Backyard garden? Tiny apartment? Yes, you can compost! Not only is it an easy solution for the scraps you’d normally toss, but it also gives soil extra love to help your plants thrive. Basically, it’s a win-win. If composting sounds intimidating, you’ll be glad to know it’s much easier than you’d expect. Get to know the basics here, and soon you’ll be turning unwanted scraps into nature’s treasure.
What Is Composting?
Composting breathes new life into food scraps, old newspapers, used paper towels and more. (In other words, the things you’d normally toss.) Once you combine these scraps in a bin or pile, they start to break down organically and transform into a soil-nourishing fertilizer that will make your garden thrive.
How long does composting take? It’s by no means an instant process — a batch of good compost can take about six months to be ready.
What Do I Need?
A successful compost has just three basic ingredients — here’s how we break them down.
Green: These are nitrogen-rich items like food and vegetable scraps. In other words, items that come from your kitchen.
Brown: These are carbon-rich items like twigs or wood shavings. Basically, items that come from your yard.
Water: Whether it comes from a garden hose or kitchen sink, water or moisture helps to break down your scraps into compost.
Next, consider investing in a composting bin, especially if you’re planning to do it indoors. If composting in your backyard, you can also start a pile by clearing a space to expose the existing soil.
What Can You Compost?
Fruit and vegetable scraps — along with a number of other “green” and “brown” materials — can be easily composted and used for making your garden, large or small, a place for plants to thrive. However, it’s important to follow a few key guidelines.
Fruit and vegetable scraps
Plate scrapings, excluding meat and bones
Coffee grounds (plus the filter if it’s unbleached paper)
Dry grass clippings or hay
Sawdust from untreated wood
Shredded paper, newspaper or cardboard (as long as it’s non-glossy)
Aim to fill your compost bin with a fairly even mixture of “green” and “brown” materials. With a good mix of the two, plus a little moisture, your compost bin will be thriving and decomposing — in a non-smelly way — in no time.
What to Keep Out of Compost
While it’s tempting to go all-out and compost anything and everything, there are a few exceptions to keep in mind. Here’s what to leave out of your compost bin.
Meat or animal fat
Unwanted chicken fat or hamburger meat that’s past its prime? It’s best to leave those out. They attract too many pests and can cause your compost to not break down properly.
If your squash plants suffered a borer infestation or your broccoli plants were attacked by aphids, those plants shouldn’t be added to the compost. The bugs may infest the compost bin and your future gardens.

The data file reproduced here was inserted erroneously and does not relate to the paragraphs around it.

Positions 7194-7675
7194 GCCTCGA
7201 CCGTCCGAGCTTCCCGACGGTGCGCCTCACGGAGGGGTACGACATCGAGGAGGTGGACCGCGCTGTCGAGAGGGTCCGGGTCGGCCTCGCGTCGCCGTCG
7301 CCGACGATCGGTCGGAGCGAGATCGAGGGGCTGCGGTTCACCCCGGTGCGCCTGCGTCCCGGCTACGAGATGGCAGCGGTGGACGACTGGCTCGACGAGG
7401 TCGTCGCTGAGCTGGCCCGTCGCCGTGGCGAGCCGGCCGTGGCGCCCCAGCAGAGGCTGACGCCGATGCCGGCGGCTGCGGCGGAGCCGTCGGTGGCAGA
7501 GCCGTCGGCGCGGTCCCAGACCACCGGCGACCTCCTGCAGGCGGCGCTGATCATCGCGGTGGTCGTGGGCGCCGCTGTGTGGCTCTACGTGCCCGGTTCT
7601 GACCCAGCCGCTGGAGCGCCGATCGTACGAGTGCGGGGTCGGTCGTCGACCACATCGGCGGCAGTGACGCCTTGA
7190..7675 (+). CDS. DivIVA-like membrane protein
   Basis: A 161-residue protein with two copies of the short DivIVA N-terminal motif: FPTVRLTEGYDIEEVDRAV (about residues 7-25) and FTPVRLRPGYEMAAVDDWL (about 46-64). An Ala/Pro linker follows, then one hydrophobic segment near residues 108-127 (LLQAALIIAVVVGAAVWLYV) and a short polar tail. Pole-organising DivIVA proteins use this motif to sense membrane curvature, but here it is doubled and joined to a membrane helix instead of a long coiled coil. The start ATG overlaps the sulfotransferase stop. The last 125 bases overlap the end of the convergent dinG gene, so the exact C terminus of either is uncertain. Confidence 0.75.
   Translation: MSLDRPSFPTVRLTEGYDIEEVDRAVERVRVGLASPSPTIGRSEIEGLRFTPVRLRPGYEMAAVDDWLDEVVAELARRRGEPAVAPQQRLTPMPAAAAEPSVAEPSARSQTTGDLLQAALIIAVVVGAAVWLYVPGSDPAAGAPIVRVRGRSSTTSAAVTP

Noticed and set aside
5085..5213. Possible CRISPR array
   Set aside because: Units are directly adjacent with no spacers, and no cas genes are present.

Home compost bins generally don’t get hot enough to properly break down a lot of fat, so don’t pour that oil you used to fry hushpuppies into your compost bin.
Leave this stuff out if you’re going to use your compost to grow edible plants. While some folks may say pet waste is okay to compost for decorative plants, it’s best to find a different way to dispose of it.
Nonorganic materials or compounds
Plastics, chemicals, pesticides … if you wouldn’t want it in your garden, don’t put it in your compost!
Butter, milk and yogurt have no place in your composting bin or pile. Not only can they stink up your home or yard, but they may also attract unwanted pests.
More Composting Tips
Keep these pointers in mind, whether you’re a composting newbie or seasoned pro.
Chop or blend food scraps first: Breaking down your scraps into smaller pieces first makes for quicker compost. If blending, try adding layers of “browns” in between. If you’re short on time, it’s okay to toss a whole banana peel in there every once in a while.
Use a filter to prevent smells: To keep food scraps from getting too smelly before they make it outside, try a small kitchen compost pail fitted with a carbon filter. Collect scraps under the sink for a few days, then make one trip out to the compost bin once you’re ready. While the filter keeps most smells at bay, it’s best to take scraps out every three days.
Know the signs: What does great compost look and smell like? In a word, dirt. You should not be able to recognize any of the scraps you originally tossed into it. Don’t be surprised if you have less than what you started with — compost becomes denser as it breaks down over time.
If you’re looking to cut down on the amount of waste in your home, composting is an easy first step. For more information about composting, check out the Environmental Protection Agency’s Composting Guide opens in a new tab.
Want to see how Whole Foods Market is committed to reducing food waste? Learn about Nourishing Our Neighborhoods, which collaborates with food rescue programs to redistribute food recovered from our stores and others.